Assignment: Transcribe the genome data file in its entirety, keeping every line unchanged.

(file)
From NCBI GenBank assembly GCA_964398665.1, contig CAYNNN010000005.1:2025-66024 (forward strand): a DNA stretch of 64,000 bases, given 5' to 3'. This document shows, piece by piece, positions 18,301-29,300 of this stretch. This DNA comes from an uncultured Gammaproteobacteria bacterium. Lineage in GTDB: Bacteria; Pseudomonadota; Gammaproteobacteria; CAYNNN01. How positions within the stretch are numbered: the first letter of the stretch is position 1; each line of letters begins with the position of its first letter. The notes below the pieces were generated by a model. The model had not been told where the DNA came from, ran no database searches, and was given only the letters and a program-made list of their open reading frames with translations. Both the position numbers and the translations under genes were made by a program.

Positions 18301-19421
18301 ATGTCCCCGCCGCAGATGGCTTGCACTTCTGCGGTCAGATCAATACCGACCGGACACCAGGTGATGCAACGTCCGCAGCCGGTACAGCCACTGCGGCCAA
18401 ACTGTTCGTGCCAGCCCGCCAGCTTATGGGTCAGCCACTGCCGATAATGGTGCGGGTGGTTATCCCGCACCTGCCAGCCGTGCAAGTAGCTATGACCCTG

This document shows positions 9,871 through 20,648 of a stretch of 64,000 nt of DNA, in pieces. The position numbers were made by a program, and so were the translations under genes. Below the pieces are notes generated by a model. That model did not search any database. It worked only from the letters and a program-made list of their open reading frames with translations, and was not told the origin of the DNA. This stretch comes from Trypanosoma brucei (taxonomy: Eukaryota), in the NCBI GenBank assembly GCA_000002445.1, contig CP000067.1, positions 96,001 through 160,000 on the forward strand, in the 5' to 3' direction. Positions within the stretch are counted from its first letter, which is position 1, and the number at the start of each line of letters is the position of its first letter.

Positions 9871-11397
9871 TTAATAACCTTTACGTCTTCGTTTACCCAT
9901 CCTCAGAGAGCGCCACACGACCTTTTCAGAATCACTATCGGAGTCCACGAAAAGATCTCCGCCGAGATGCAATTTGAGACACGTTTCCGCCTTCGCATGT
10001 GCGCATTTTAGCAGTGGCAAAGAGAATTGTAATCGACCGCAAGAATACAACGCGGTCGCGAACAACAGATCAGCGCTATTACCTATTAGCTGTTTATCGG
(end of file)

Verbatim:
From NCBI GenBank assembly GCA_964398665.1, contig CAYNNN010000005.1:2025-66024 (forward strand): a DNA stretch of 64,000 bases, given 5' to 3'. This document shows, piece by piece, positions 18,301-29,300 of this stretch. This DNA comes from an uncultured Gammaproteobacteria bacterium. Lineage in GTDB: Bacteria; Pseudomonadota; Gammaproteobacteria; CAYNNN01. How positions within the stretch are numbered: the first letter of the stretch is position 1; each line of letters begins with the position of its first letter. The notes below the pieces were generated by a model. The model had not been told where the DNA came from, ran no database searches, and was given only the letters and a program-made list of their open reading frames with translations. Both the position numbers and the translations under genes were made by a program.

Positions 18301-19421
18301 ATGTCCCCGCCGCAGATGGCTTGCACTTCTGCGGTCAGATCAATACCGACCGGACACCAGGTGATGCAACGTCCGCAGCCGGTACAGCCACTGCGGCCAA
18401 ACTGTTCGTGCCAGCCCGCCAGCTTATGGGTCAGCCACTGCCGATAATGGTGCGGGTGGTTATCCCGCACCTGCCAGCCGTGCAAGTAGCTATGACCCTG

This document shows positions 9,871 through 20,648 of a stretch of 64,000 nt of DNA, in pieces. The position numbers were made by a program, and so were the translations under genes. Below the pieces are notes generated by a model. That model did not search any database. It worked only from the letters and a program-made list of their open reading frames with translations, and was not told the origin of the DNA. This stretch comes from Trypanosoma brucei (taxonomy: Eukaryota), in the NCBI GenBank assembly GCA_000002445.1, contig CP000067.1, positions 96,001 through 160,000 on the forward strand, in the 5' to 3' direction. Positions within the stretch are counted from its first letter, which is position 1, and the number at the start of each line of letters is the position of its first letter.

Positions 9871-11397
9871 TTAATAACCTTTACGTCTTCGTTTACCCAT
9901 CCTCAGAGAGCGCCACACGACCTTTTCAGAATCACTATCGGAGTCCACGAAAAGATCTCCGCCGAGATGCAATTTGAGACACGTTTCCGCCTTCGCATGT
10001 GCGCATTTTAGCAGTGGCAAAGAGAATTGTAATCGACCGCAAGAATACAACGCGGTCGCGAACAACAGATCAGCGCTATTACCTATTAGCTGTTTATCGG